Employment and Medical Marijuana
While medical marijuana is legal in California under CA SB 420 and Proposition 215, employers are still allowed to discriminate for employment if a patient admits to using medical marijuana or if the medication shows up on a urinalysis. In order to completely amend this, there must be a complete change in federal law.
Americans for Safe Access, a pro-medical marijuana organization, believes in and has fought for the right of patients to be given employment as long as they use marijuana in their off-hours and show to be competent in their job duties. However, this will likely not occur for several years.
In the 2008 case of Ross v. Raging Wire, the California Supreme Court ruled that Raging Wire had the right to terminate the job offer they gave to a potential employee, Gary Ross. Ross was a veteran who was prescribed medical marijuana for chronic back pain, lost his job offer from RagingWire Telecommunications when came up positive for cannabis on a pre-employment drug test. When he informed his potential employer about his patient status, they immediately withdrew their job offer and the case was won by the company.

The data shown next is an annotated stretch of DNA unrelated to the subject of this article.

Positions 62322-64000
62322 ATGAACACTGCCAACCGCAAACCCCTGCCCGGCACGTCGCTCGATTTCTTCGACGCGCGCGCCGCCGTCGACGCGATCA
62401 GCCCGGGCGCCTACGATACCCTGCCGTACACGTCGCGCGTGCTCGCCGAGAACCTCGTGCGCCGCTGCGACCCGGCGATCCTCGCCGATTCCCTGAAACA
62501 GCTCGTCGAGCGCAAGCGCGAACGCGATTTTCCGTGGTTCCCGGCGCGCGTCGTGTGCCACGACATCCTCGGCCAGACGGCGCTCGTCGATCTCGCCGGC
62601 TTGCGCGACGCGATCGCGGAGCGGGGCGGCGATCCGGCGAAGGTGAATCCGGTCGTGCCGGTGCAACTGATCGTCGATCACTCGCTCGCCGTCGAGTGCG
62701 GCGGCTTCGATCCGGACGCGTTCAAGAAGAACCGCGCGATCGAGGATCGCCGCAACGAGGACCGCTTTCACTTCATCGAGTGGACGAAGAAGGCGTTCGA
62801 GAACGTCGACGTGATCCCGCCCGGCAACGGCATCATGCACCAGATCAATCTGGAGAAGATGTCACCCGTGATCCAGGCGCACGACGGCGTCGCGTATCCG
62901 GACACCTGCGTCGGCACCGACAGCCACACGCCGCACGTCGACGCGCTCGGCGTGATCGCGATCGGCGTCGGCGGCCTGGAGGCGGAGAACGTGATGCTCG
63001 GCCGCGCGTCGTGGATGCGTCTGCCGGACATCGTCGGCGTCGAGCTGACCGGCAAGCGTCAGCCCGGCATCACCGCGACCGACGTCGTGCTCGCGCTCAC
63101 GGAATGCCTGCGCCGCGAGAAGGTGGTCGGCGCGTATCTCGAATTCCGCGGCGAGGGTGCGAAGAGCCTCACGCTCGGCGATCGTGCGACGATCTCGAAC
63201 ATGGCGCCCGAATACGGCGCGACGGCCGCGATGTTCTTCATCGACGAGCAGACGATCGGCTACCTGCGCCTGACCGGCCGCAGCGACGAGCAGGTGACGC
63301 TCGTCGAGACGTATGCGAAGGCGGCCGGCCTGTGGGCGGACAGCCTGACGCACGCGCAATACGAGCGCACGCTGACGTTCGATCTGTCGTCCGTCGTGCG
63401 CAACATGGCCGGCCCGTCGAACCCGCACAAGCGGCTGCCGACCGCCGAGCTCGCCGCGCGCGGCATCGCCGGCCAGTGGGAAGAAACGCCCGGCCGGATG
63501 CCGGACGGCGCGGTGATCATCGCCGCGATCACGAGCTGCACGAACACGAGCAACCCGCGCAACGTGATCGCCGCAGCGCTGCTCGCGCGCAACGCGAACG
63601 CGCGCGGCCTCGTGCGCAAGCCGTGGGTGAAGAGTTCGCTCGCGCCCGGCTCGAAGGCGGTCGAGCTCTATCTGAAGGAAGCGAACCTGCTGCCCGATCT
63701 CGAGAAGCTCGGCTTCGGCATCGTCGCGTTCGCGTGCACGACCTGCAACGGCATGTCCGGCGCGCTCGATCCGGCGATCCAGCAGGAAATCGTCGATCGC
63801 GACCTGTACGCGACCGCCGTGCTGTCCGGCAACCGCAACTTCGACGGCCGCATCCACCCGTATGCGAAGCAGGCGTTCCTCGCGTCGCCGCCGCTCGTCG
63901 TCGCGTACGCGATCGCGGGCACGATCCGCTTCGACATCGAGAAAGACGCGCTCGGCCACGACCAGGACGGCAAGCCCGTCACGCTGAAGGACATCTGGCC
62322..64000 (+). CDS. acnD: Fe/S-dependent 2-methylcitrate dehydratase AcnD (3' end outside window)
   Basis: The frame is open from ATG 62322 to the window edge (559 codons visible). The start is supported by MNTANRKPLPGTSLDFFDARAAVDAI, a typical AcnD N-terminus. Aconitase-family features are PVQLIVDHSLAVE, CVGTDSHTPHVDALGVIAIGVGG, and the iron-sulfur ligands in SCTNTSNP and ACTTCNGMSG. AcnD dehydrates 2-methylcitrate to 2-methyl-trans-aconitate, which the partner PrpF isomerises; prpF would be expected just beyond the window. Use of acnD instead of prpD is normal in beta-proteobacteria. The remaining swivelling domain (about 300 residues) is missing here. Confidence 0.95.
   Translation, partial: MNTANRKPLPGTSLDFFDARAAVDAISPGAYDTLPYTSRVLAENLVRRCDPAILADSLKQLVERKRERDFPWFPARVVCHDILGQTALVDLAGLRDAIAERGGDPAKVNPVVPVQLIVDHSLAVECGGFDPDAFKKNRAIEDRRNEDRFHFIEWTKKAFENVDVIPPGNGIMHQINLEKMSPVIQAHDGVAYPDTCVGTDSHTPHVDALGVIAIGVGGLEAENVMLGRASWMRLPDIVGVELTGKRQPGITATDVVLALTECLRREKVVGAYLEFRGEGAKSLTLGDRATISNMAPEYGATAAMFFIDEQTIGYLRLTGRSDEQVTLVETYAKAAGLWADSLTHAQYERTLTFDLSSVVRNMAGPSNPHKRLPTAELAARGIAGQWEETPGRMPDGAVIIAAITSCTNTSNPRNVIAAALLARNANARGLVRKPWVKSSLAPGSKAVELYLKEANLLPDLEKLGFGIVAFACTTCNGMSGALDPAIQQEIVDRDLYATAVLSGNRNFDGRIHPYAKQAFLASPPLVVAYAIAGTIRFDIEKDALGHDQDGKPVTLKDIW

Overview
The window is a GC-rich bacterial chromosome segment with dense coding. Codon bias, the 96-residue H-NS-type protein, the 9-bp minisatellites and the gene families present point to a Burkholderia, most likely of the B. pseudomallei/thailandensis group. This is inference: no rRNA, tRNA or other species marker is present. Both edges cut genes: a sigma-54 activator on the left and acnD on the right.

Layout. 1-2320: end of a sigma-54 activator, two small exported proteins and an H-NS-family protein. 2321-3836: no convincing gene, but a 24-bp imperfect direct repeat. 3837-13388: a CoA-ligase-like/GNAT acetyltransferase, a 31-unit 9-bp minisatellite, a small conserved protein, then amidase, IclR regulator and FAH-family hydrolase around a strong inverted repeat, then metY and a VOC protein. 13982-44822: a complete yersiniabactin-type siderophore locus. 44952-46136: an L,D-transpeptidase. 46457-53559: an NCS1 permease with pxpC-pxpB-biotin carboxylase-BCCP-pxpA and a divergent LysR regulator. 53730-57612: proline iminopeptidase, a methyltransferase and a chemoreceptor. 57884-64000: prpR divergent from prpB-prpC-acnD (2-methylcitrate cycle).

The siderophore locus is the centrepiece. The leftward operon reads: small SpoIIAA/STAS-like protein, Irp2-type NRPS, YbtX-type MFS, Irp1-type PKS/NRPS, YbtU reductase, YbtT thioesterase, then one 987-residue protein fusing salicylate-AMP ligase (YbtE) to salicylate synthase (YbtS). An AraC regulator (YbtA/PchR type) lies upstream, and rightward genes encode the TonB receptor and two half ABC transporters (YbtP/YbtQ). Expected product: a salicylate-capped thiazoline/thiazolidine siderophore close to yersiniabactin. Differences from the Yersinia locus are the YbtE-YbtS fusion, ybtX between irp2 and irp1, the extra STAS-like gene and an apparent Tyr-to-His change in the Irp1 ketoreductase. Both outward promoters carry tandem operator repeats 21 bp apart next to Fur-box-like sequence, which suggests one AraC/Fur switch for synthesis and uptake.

After this case, ASA began conspiring with State Senator Mark Leno to pass A.B. 2279, which would safeguard medical cannabis patients from experiencing discrimination with regards to employment. However in the Fall of 2008, then-Governor Arnold Schwarzenegger vetoed the bill, causing efforts to fix this injustice to continue today.